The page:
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Practice success begins with systems

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Roger P. Levin, DDS
Roger P. Levin, DDS

By Roger P. Levin, DDS

Wed. 8 December 2010

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If the economy of the last two years has taught us anything, it is this: Dental practices have to be innovative and prepared to meet the challenges of a changing economic landscape. In previous decades, clinicians could enjoy a high level of success even with inefficient or outdated systems. The recent downturn exposed the inherent weaknesses in that practice model.

If dentists want to reach their true potential, they can’t expect outdated systems to drive practice performance. Implementing updated step-by-step systems is the most effective way for dentists not only to jumpstart practice growth, but also to increase their revenue over 20 years by $3 to $6 million.

Practices with effective systems gain the following:

  • Improved production, profit and efficiency.
  • Less stress and a more enjoyable work environment.
  • Time for the clinician to focus on leadership and team-building without detracting from patient care.
  • A motivated team that enjoys learning and is willing to participate in practice growth.
  • Greater acceptance for recommended treatment and increased patient satisfaction.
  • The ability to train new team members more efficiently.
  • The capability to rapidly adapt to change.

Systems

Establishing documented systems is critical to long-term practice success. Six key systems that require analysis and possible revision are:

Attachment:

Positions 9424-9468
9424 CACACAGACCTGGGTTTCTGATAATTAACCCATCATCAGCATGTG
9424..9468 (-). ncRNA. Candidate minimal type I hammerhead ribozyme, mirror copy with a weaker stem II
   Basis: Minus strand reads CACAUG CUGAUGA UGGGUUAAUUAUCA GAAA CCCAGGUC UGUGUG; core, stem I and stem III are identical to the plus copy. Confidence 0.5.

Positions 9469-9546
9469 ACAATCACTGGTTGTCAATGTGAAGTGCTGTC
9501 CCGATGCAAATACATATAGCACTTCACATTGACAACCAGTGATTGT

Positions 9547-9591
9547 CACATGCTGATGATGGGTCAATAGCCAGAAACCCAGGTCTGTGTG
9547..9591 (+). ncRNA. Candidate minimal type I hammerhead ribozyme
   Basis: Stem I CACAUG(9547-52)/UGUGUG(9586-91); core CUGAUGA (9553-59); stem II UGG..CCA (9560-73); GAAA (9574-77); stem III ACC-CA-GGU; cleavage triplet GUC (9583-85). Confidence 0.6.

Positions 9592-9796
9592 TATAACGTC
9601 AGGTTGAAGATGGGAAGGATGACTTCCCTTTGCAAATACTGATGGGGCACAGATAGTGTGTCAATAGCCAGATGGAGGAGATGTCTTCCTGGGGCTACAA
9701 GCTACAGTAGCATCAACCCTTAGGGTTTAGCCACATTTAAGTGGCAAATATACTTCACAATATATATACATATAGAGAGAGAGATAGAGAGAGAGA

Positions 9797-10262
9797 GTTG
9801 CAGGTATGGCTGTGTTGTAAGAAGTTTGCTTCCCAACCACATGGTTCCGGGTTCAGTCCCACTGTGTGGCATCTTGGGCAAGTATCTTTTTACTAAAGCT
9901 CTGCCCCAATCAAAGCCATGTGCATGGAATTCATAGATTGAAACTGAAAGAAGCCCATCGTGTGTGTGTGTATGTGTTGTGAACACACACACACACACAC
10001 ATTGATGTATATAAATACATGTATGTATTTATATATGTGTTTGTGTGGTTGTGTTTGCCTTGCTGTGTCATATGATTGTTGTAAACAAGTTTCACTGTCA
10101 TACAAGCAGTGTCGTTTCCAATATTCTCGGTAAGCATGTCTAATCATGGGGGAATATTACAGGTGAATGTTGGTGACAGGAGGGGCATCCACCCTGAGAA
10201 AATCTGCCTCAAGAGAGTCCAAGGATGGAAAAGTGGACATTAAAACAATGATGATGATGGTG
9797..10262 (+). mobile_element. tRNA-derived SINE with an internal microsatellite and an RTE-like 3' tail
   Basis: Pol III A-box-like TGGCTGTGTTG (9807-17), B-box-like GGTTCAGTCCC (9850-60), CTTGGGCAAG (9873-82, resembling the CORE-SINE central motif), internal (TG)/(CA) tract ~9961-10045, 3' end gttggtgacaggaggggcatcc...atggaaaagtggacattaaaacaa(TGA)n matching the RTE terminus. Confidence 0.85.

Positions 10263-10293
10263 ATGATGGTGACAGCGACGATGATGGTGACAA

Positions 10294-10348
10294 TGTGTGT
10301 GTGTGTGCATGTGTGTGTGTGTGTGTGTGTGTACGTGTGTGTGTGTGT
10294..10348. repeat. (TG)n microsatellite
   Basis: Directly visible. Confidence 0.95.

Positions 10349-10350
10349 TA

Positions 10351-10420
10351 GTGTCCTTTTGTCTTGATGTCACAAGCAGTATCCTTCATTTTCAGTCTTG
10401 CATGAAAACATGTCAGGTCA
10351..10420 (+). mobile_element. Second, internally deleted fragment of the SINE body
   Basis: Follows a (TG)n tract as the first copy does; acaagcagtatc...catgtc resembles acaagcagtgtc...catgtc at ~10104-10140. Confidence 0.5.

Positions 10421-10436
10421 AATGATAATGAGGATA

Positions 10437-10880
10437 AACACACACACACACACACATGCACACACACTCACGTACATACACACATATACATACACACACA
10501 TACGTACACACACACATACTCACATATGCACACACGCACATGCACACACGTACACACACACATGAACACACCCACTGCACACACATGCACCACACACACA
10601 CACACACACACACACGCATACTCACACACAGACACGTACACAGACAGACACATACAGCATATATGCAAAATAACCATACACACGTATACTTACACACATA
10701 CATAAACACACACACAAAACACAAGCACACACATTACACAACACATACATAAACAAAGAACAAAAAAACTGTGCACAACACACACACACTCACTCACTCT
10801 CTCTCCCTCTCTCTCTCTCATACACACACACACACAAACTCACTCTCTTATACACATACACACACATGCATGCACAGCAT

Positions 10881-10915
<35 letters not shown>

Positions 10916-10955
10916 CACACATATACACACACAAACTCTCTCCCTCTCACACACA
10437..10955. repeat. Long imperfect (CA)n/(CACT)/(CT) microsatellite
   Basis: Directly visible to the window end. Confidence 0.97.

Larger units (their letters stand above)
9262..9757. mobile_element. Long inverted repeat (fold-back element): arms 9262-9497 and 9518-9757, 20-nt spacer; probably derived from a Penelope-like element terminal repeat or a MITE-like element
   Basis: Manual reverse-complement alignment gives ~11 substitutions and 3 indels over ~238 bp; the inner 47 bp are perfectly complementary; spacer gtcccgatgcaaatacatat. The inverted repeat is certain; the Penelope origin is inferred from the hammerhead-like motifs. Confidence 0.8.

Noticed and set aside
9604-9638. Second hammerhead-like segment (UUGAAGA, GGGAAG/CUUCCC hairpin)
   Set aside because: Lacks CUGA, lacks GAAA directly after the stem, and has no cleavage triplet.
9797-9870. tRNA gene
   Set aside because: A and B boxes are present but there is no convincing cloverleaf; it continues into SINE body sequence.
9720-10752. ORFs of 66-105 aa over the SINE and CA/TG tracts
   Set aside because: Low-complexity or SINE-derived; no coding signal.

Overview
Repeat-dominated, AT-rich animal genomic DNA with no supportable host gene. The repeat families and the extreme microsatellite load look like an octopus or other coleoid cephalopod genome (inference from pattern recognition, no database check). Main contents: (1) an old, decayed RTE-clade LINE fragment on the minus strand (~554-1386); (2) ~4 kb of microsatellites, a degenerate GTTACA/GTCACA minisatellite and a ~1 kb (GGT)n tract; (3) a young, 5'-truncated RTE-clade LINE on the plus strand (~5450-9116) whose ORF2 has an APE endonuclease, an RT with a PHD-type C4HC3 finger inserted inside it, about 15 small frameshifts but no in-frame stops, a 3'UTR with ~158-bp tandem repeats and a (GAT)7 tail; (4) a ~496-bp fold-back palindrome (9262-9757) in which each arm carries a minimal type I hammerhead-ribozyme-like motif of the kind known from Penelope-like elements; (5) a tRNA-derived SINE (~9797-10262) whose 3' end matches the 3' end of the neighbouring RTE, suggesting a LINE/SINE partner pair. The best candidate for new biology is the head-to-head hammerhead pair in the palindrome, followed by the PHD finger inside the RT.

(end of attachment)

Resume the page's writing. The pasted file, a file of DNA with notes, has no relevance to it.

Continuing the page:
• Scheduling.
  • Case presentation and case acceptance.
  • Hygiene productivity.
  • Practice financial management and budgeting.
  • Account receivables.
  • Customer service.

Updating your systems should be based on ideal models customized to fit the unique needs of your practice.

For example, every practice differs in the type of services provided, number of staff and type of technologies used. Thus, each of these differences necessitates a variation of the ideal model.

Why do systems matter? Remember that dentists depend on the dental team. What does the team rely on? Systems.

If team members do not have efficient, updated systems to guide them, stress and chaos will become their standard operating procedures.

Conclusion

Many dentists have ‘dream practices.’ They go to their offices every day and find very little stress despite being highly productive. They add new services on a regular basis and either change or add team members with little effort. How?

Their practices have a solid foundation of effective systems that drive growth and increase production. If these practices can achieve this kind of success, so can yours!

About the author

Dr Roger P. Levin, DDS, is founder and chief executive officer of Levin Group, a leading dental practice management consulting firm. For more than 20 years, Levin Group has helped thousands of general dentists and specialists increase their satisfaction with practicing dentistry.

 

 

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